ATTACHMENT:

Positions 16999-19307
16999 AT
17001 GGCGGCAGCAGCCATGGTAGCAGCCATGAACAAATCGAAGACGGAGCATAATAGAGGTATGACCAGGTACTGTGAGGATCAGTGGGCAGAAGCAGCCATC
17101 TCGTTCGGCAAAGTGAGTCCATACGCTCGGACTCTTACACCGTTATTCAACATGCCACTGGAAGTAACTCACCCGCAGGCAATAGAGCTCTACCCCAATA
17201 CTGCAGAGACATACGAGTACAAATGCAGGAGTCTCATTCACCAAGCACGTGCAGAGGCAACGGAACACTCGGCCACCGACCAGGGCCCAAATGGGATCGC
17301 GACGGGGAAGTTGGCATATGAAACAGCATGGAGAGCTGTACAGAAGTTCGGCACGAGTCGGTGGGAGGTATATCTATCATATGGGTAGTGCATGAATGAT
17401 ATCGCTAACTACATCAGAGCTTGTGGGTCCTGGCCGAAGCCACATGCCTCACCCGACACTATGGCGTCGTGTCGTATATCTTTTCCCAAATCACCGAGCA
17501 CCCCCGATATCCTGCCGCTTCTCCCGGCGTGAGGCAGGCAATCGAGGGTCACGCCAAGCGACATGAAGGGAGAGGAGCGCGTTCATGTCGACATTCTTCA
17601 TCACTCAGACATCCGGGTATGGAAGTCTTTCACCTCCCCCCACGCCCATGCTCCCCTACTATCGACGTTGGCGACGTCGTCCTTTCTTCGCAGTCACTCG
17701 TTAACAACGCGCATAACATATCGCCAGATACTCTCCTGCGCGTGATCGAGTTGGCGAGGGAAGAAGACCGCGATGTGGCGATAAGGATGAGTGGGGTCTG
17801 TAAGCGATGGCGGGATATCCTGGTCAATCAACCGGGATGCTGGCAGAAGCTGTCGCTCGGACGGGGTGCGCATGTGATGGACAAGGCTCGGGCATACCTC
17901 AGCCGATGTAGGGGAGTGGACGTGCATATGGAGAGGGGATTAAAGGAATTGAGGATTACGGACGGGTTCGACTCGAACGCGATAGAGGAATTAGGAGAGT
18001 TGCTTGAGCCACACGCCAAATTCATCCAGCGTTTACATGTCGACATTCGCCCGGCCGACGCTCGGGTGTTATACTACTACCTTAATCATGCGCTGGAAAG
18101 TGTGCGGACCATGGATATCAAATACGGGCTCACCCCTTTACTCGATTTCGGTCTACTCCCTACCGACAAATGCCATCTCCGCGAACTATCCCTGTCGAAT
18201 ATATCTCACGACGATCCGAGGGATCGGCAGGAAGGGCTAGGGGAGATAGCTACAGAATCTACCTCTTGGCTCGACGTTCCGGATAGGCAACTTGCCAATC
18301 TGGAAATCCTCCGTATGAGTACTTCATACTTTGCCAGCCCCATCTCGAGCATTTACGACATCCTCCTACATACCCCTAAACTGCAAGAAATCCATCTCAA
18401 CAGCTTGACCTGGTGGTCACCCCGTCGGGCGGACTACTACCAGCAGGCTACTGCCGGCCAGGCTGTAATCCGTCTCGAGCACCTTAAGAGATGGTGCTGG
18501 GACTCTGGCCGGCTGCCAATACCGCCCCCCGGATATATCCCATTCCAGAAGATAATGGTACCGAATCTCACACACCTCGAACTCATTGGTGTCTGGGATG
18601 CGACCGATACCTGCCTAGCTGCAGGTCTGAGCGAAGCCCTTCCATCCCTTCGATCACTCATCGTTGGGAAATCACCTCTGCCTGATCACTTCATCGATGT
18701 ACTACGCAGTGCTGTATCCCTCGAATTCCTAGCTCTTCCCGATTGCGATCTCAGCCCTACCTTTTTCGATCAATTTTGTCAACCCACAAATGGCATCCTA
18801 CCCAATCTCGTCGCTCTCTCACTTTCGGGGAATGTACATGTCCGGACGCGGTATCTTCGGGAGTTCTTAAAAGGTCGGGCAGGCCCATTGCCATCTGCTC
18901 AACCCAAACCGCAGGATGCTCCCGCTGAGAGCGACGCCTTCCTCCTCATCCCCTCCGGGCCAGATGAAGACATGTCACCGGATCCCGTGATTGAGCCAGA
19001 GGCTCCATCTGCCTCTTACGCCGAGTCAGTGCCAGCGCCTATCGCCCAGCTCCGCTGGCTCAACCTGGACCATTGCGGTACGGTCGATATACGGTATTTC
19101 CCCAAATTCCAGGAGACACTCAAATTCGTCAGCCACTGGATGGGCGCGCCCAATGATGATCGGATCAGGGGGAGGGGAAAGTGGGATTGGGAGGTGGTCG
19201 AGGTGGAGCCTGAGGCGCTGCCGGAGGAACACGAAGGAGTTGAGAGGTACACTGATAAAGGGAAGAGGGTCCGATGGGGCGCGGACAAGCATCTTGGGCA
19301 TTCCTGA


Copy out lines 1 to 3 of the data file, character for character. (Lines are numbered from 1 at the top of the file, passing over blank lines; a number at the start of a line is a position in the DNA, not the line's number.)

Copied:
Positions 16999-19307
16999 AT
17001 GGCGGCAGCAGCCATGGTAGCAGCCATGAACAAATCGAAGACGGAGCATAATAGAGGTATGACCAGGTACTGTGAGGATCAGTGGGCAGAAGCAGCCATC